I completed my undergraduate degree in Computational Chemistry in Trinity College Dublin (TCD) in 2006, and then joined the research group of Professor Graeme W. Watson in TCD. I had earlier completed my final year undergraduate project with the group on the surface sensitivity of Li-doping of MgO.
During the course of my PhD my research focused on investigating oxides with catalytic applications, as well as studying the fundamental properties of transparent conducting oxides (TCOs). I won the 2008/2009 BOC gases postgraduate bursary award for my research on oxides with environmental applications. In 2010, I was awarded the RSC Solid State Chemistry Group Graduate Student Bursary to attend the Spring MRS in San Francisco. In addition I also received a Trinity Trust Travel award to attend the same conference. My image of the charge density of layered oxychalcogenide [Cu2S2][Sr3Sc2O5] was chosen as the cover of Chemistry of Materials for March and April of 2010.
In October 2010 I took up a position as a postdoctoral research fellow in the group. I successfully defended my thesis “Electronic structure studies of p-type semiconducting oxides” in my examination by Prof. C. Richard A. Catlow FRS, University College London (UCL) and Prof John C. Corish, TCD on 21st January 2011. I received a Thomas Young Centre Junior Research Fellowship to visit UCL for 3 weeks for a collaboration with Prof. Catlow in spring 2011.
In October 2011 I moved to the Department of Chemistry in UCL to take up a Ramsay Fellowship, jointly funded by the Ramsay Memorial Fellowships Trust and the MAPS Faculty in UCL to carry out independent research into novel materials for renewable energy applications. In 2012, I was awarded the Royal Irish Academy Young Chemists prize for 2011, for “the most outstanding Irish PhD thesis of 2011 in the area of the chemical sciences”. I also received an honourable mention in the 2012 IUPAC World Prize for Young Chemists competition.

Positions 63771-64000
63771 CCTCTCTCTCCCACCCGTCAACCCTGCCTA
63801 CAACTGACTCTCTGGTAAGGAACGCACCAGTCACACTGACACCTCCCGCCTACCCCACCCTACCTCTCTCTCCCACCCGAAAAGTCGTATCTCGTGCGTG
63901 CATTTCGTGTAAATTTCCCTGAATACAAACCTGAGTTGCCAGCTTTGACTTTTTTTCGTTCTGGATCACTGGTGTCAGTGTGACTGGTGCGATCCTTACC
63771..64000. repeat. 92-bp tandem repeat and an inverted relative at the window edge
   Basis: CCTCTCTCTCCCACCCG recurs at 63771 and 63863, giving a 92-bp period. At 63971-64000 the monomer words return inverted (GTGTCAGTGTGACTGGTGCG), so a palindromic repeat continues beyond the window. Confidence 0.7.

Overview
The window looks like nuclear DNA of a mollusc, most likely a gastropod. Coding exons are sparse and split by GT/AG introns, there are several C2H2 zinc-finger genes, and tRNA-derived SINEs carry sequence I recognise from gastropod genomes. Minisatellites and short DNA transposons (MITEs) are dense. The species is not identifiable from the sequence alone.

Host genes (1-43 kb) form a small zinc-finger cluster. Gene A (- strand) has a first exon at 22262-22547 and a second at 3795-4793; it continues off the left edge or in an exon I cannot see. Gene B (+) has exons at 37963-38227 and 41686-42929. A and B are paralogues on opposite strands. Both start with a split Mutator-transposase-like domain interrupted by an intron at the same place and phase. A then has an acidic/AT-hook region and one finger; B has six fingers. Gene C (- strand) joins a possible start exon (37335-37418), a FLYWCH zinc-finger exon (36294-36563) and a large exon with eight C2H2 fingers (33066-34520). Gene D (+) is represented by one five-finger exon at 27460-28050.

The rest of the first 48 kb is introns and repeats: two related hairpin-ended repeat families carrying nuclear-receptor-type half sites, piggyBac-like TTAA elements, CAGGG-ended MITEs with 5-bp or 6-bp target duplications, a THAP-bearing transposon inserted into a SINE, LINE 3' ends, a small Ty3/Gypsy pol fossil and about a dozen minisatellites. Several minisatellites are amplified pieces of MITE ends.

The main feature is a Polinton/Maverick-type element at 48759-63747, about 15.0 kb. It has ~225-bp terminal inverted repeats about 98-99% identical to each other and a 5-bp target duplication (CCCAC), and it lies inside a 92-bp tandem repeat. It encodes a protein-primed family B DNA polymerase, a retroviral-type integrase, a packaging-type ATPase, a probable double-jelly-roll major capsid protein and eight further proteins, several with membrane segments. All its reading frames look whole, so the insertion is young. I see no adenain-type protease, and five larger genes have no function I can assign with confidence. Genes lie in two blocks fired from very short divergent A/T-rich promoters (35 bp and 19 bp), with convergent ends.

In September 2013 I was appointed as a Lecturer in Computational, Materials and Inorganic Chemistry in the Department of Chemistry in UCL. The position is a joint appointment with Diamond Light Source, and I spend approximately 50% of my week at Diamond. I currently lecture on the Industrial Doctorate Centre in Molecular Modelling and Materials Science (M3S IDC) , where I teach a course on computational quantum chemistry and density functional theory.
In 2015 I was awarded the RSC Harrison-Meldola Memorial Prize for the “development and application of computational techniques to understanding and predicting the properties of functional semi-conductors for energy applications”. The RSC award winners were featured in Angewandte Chemie in June. In June 2015, I was made a Fellow of the Royal Society of Chemistry.
In October 2016 I was appointed as a Reader (Associate Professor) in Computational, Materials and Inorganic Chemistry in the Department of Chemistry in UCL. I also became the Inorganic Teaching Coordinator for the Department of Chemistry, as well as joining the Research Committee and the Teaching Committee of the Department. In December 2016 I was made a Fellow of the Higher Education Academy (FHEA), which means that I have met the appropriate standards in teaching and supporting learning in higher education, under the UK Professional Standards Framework (UKPSF).
Dr David O. Scanlon
Reader in Computational, Materials and Inorganic Chemistry
Department of Chemistry
University College London
20 Gordon Street
London WC1H 0AJ
Dr David O. Scanlon
Diamond Light Source Ltd.
Harwell Science and Innovation Campus
Oxfordshire OX11 0DE
+44 (0) 20 7679 4558 (UCL)
+44 (0) 1235 778982 (Diamond)